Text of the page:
Recreational users have been allowed to fly the exact same stuff the whole time. It was only the commercial operators who were banned, unless they went through some seriously onerous and expensive steps, and had people with traditional pilots' certificates operating a machine that a hobby user could operate with no certificate at all. This doesn't impact hobby fliers in any way. They can just keep doing what they've been doing.

      Nice at

      • 0. "Out of curiosity, is it safe to assume you've never actually owned or been involved in running a business?" It is not. I have been both, though starting a business may not count, right?

        1. I feel the Bern, right in my back pocket. His brand of cronyism will destroy us all, even businesses. Hillary will try at least to save Wall Street, despite her protests. Trump will of course change little in this regard.

        So help me here. By relaxing the commercial operator restrictions to those similar to hobby restr

        • by bws111 ( 1216812 )

          Well, for starters, the rules are not similar to hobby restrictions.

          A commercial operator must be 16 years old and have a remote pilot certificate. A hobbyist is not under such restrictions.
          A commercial operator may not fly over people. A hobbyist is not under such restrictions.
          A commercial operator may only fly during daytime, or at twilight with proper lights. A hobbyist is not under such restrictions.
          A commercial operator must maintain line of sight. A hobbyist is not under such restrictions.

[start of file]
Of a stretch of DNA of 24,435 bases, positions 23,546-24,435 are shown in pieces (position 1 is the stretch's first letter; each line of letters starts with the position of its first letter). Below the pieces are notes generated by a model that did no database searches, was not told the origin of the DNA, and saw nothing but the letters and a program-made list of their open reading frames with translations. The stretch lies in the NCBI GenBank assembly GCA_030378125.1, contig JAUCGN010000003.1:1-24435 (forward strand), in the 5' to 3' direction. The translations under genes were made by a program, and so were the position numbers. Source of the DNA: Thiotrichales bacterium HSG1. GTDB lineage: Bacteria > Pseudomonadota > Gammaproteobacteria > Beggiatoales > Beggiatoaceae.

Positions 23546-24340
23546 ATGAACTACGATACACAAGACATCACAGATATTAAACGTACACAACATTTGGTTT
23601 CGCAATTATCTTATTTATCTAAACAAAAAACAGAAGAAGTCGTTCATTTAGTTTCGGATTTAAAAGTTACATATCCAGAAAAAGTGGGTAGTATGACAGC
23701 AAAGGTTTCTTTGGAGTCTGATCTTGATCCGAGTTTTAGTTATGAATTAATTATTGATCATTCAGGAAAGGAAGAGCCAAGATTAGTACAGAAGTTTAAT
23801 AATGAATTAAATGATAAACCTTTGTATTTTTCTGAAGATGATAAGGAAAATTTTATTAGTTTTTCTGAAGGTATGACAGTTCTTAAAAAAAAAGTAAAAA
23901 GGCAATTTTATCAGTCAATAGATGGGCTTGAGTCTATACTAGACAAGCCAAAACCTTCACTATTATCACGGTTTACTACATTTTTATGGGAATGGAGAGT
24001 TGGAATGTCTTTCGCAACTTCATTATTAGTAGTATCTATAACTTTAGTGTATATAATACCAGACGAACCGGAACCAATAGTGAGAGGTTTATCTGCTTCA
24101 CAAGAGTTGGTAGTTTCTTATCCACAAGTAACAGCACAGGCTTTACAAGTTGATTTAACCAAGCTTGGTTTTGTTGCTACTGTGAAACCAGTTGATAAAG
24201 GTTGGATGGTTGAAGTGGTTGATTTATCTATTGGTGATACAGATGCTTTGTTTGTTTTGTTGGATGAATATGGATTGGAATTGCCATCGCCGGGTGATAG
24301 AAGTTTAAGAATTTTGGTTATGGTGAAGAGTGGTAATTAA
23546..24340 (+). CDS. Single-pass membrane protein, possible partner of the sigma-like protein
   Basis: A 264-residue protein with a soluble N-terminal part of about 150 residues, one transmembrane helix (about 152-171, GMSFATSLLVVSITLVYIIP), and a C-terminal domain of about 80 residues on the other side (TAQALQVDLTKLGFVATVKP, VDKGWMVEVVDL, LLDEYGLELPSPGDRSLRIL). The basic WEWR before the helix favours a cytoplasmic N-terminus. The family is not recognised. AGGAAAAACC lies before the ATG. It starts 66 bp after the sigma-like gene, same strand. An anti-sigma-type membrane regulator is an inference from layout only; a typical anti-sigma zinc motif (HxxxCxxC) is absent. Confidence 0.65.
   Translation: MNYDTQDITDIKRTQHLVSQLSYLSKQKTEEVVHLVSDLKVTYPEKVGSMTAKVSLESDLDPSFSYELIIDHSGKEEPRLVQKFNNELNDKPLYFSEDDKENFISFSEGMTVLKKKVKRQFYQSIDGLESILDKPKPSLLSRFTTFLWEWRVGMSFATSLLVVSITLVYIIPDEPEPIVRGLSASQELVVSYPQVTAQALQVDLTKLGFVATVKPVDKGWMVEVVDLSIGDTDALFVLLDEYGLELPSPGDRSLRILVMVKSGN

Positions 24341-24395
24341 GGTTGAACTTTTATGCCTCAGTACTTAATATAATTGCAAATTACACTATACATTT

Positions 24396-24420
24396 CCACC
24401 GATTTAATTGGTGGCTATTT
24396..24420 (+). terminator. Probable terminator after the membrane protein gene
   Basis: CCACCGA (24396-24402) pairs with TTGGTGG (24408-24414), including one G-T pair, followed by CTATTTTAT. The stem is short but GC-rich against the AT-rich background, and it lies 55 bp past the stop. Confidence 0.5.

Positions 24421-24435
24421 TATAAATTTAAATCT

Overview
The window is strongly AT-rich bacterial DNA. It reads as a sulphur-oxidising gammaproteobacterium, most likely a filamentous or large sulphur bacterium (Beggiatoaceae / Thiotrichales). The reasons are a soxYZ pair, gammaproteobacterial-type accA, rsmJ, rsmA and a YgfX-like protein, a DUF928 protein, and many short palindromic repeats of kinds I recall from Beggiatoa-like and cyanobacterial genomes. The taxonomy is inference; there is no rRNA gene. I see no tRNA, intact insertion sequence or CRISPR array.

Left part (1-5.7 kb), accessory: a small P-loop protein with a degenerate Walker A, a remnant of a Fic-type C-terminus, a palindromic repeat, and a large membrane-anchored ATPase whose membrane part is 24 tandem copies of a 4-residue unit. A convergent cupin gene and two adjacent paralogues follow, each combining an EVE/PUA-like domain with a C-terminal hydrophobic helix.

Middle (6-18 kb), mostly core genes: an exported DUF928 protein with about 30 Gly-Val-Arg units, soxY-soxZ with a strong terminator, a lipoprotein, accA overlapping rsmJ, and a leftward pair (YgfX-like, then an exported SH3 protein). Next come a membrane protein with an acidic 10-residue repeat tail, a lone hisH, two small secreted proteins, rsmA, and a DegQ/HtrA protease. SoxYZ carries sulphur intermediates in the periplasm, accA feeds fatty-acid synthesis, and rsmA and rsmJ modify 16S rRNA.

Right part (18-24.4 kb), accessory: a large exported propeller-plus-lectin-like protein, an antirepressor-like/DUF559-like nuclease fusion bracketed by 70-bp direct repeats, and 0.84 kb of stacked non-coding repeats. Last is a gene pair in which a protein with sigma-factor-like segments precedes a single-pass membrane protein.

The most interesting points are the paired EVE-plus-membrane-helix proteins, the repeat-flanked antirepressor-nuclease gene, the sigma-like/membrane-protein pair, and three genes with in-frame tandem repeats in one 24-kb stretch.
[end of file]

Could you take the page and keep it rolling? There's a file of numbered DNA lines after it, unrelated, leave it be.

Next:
In fact,

          • A commercial operator must be 16 years old

            That's an annoyingly specific restriction.

            You've got one year to make it as a professional drone pilot, kid; then you're out.

            A commercial operator may not fly over people.

            I should hope not. But what about their dones?

          • You might want to recheck the rules for hobby flying, because VLOS certainly is a requirement for hobby flight, and the preceding two are also part of the "knowbeforeyoufly" list.

            The only major difference twixt hobby and 107 is the RPC, and the commercial authorization.

        • So help me here. By relaxing the commercial operator restrictions to those similar to hobby restrictions, this is reasonable in you view? Why?

          Yes, it's very reasonable. Although that's not what they're actually doing, is it? Recreational users don't have to pay for and pass, every two years, an FAA certificate test, as the new rules require.

          Regardless: this is reasonable because right now millions of people are flying millions of "drones" and other RC aircraft (as they've been doing for decades), with untold millions of hours in the air. The number of injuries is statistically meaningless - essentially zero - especially compared to other rout

  • And all the rules go out the window. The secret service will step in and forbid all drone flights within 100 miles of someone they are protecting.
    • The Secret Service already requests the FAA to issue NOTAMs surrounding VIP movement. Being in the DC area, I get regular updates telling be when it's suddenly illegal to operate a 12-ounce plastic toy copter within wide ranges of where Obama or another VIP is attending a fundraising dinner at a fancy house along the Potomac in suburban MD or VA. Happens all the time. And of course it's long been illegal to operate any sort of RC machine of any kind in a 30-mile-wide circle around the White House/Capitol Hi